Hillary’s Early Years

Most people first became aware of Hillary Clinton as Bill Clinton’s wife. Probably the next thing they remember is the disaster of the Health Care reforms that she spearheaded at the time. Also, the controversy about Whitewater and Vince Foster’s Death. Then they were aware of her as a Senator from New York, followed by Secretary of State after losing to Barack Obama or the Presidency. But most people don’t know much about her early years.

Parents

She grew up on Park Ridge, IL near Chicago. It was a middle class community. Her father served in World War II in the Navy and had a drapery business after that. Interestingly, he not only sold them, but designed and printed them. He was a died in the wool Republican. Hillary had two brothers and they and their mother helped out in her father’s business when possible.

Hillary’s life growing up was very stable, unlike her mother’s. Her mother’s parents abandoned her and she was sent to live with relatives who also didn’t really want her. That would make you or break you. It seems to have made her because when she was 14 she started working and trying to support herself so she could be independent and didn’t have to worry about these other people. But it also made her want a different life for her own children.

Childhood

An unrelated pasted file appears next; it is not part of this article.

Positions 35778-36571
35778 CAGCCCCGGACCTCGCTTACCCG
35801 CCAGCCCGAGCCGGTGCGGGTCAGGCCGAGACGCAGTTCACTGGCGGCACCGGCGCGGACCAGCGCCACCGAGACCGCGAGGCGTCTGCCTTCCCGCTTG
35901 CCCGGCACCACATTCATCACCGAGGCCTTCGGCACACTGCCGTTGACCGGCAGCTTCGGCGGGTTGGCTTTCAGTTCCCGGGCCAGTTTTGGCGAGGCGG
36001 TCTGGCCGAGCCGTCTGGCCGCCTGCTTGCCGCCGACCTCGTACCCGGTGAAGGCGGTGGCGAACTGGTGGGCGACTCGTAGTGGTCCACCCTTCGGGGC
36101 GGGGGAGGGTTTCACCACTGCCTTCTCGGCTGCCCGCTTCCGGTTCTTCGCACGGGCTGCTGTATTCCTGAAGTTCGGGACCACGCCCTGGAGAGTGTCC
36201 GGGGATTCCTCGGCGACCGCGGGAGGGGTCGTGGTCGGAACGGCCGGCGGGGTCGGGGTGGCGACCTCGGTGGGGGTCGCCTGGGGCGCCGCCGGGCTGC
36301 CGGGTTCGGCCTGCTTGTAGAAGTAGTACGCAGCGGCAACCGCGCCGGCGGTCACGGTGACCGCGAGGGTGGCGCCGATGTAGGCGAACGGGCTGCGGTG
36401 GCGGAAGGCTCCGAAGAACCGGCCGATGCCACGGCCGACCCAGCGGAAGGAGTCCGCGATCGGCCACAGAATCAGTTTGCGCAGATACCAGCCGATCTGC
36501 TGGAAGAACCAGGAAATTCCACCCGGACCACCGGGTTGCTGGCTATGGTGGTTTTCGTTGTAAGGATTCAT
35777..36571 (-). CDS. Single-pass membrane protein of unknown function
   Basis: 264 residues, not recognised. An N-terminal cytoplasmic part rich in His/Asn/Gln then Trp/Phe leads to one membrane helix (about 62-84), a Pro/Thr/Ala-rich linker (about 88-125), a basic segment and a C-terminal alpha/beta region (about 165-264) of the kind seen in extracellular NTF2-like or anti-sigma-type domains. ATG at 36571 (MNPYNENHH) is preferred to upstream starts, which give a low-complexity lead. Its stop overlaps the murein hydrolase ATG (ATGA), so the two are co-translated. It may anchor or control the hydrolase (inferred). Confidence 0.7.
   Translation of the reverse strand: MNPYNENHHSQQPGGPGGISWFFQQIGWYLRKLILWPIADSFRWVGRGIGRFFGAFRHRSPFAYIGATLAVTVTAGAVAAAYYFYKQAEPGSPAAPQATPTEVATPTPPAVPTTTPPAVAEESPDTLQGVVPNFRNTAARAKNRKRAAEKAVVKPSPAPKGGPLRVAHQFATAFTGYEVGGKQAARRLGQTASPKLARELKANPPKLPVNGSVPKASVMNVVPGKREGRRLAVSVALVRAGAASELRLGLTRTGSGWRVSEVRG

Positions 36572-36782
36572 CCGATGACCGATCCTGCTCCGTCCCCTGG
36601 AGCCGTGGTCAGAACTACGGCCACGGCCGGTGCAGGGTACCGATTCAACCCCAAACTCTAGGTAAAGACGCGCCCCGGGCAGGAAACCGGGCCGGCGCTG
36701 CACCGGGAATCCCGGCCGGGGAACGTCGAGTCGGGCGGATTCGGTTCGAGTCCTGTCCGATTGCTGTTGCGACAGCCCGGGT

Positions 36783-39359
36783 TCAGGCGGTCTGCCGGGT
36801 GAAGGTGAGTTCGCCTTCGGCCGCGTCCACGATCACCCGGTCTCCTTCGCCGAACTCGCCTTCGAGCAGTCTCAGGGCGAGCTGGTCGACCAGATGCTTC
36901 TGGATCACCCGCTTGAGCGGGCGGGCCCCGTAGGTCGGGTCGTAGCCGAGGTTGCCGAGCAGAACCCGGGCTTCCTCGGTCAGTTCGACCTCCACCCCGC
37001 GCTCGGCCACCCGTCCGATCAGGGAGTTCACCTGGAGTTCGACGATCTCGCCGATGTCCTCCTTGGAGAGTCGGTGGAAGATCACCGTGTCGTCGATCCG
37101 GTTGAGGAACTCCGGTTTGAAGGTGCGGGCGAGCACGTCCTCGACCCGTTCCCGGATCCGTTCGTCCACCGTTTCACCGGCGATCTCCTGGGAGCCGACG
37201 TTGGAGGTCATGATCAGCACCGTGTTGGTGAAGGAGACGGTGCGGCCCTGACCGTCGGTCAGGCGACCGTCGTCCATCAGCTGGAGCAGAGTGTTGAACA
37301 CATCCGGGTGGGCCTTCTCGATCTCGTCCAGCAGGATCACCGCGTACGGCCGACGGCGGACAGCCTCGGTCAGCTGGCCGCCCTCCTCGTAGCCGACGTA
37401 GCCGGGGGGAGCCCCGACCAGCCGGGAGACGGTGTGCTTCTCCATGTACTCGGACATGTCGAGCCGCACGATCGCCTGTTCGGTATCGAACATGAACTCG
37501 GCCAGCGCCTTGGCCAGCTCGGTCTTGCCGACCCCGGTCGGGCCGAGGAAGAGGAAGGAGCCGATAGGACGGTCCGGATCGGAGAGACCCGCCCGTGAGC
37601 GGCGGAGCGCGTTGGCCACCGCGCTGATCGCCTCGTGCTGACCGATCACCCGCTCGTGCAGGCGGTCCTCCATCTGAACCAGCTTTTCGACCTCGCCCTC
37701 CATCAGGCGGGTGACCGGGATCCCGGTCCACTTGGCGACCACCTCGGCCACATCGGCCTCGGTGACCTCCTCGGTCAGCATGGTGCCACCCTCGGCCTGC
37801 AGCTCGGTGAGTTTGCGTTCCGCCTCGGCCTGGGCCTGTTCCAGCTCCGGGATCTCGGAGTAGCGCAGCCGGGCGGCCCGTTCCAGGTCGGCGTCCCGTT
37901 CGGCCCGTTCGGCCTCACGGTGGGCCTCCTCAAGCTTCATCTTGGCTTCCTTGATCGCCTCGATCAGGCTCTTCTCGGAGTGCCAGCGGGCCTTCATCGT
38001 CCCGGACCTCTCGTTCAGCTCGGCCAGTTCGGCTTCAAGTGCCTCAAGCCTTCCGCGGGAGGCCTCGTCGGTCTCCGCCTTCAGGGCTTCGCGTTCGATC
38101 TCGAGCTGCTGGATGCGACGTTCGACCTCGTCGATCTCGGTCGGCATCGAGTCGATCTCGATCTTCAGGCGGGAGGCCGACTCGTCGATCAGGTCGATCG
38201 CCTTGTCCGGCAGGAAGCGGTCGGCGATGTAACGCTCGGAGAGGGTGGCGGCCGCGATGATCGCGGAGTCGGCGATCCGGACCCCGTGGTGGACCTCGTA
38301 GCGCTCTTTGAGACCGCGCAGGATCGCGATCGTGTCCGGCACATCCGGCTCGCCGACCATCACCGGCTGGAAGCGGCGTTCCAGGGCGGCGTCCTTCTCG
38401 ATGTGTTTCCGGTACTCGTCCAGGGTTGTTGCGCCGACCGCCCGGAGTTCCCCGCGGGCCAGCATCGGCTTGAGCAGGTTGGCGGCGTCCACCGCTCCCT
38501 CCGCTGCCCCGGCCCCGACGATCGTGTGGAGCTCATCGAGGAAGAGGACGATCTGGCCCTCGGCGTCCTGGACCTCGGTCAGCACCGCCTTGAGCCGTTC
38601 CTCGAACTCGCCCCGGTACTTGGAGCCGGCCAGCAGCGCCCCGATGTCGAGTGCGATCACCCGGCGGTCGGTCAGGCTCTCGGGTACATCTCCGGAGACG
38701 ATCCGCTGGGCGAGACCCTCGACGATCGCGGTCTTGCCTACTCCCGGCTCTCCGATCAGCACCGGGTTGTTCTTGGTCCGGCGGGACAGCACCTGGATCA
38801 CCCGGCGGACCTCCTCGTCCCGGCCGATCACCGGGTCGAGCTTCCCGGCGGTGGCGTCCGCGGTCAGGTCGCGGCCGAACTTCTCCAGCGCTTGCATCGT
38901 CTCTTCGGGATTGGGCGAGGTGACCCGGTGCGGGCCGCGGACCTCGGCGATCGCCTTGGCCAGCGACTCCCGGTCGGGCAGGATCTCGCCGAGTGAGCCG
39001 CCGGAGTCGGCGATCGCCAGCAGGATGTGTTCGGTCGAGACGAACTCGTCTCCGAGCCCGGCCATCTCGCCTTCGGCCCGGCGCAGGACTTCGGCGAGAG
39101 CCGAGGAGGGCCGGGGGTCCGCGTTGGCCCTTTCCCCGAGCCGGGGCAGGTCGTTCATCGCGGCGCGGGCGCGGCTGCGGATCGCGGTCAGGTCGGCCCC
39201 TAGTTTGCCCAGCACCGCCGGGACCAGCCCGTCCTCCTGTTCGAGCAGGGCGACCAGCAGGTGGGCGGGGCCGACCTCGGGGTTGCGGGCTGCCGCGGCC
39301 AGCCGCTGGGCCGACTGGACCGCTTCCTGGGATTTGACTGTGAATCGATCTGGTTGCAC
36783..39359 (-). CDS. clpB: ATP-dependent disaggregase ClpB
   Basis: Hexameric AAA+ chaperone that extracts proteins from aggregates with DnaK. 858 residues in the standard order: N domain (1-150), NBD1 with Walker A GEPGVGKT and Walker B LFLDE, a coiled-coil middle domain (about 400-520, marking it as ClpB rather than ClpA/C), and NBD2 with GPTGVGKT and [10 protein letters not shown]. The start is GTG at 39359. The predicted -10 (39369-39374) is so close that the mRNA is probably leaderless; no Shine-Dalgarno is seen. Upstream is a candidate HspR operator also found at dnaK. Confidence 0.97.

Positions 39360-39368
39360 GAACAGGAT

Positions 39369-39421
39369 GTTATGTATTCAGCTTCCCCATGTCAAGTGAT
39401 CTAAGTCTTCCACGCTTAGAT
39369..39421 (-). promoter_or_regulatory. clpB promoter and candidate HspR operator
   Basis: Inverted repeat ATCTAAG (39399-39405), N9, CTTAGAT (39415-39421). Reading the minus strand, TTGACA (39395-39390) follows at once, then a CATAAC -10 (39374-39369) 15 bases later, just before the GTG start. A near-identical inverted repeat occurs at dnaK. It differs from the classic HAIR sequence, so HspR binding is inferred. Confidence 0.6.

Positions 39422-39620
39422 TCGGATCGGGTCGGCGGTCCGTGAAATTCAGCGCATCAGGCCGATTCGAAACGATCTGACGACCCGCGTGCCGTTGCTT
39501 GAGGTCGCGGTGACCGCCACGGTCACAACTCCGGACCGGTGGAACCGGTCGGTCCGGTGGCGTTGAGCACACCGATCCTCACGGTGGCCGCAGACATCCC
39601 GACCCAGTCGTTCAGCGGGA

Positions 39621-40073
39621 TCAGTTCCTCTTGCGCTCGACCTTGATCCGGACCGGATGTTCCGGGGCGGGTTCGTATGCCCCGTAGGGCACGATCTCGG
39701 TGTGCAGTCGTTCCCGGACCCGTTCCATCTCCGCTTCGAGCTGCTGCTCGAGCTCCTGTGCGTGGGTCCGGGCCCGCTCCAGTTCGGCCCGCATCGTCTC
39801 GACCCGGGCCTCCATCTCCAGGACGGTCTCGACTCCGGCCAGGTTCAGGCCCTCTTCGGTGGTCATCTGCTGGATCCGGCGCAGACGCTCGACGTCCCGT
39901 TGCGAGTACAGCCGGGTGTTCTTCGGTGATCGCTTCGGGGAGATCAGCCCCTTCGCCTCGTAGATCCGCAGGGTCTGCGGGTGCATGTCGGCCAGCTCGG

Hillary went to public schools and was in the Brownies and Girl Scouts. She also played girls softball. Her mother, Dorothy taught Sunday School in the Methodist Church which is what Hillary was brought up as. Through the youth program, Hillary got to see Martin Luther King speak and the youth minister was a key reason that Hillary became a lifelong advocate for social justice.

College, Law School and After

Hillary went to Wellesley College and then to Yale Law School where she met Bill Clinton. After law school, instead of working for a law firm, she worked for the Children’s Defense Fund.

She then served on a congressional committee investigating Richard Nixon. She then moved to Arkansas and started Arkansas Advocates for Children and Families. In 1975, she married Bill Clinton. As first lady of Arkansas, she pushed for better health care access and to improve educational standards and performance.

Hillary Clinton and the Black Vote

We just wrote about Hillary and possible problems with a generational gap and appeal. But there is another audience that will be critical to her election, the black vote.

How do you follow up on a performance like Barack Obama’s in turning out the black vote. It will be hard to repeat.

Some people not only wondered whether she will get the black vote, but whether she enjoys it. F. Michael Higginbotham wrote and interesting article that makes the claim that she does deserve to be supported by blacks.

Police Relations

He points to her speech at Columbia University on April 29th. She spoke about a number of causes for the problems in Baltimore and other issues around the country and her proposed solutions.  She spoke about the racial inequities in the criminal justice system but just as importantly in the US in general and in the areas of politics and the economy.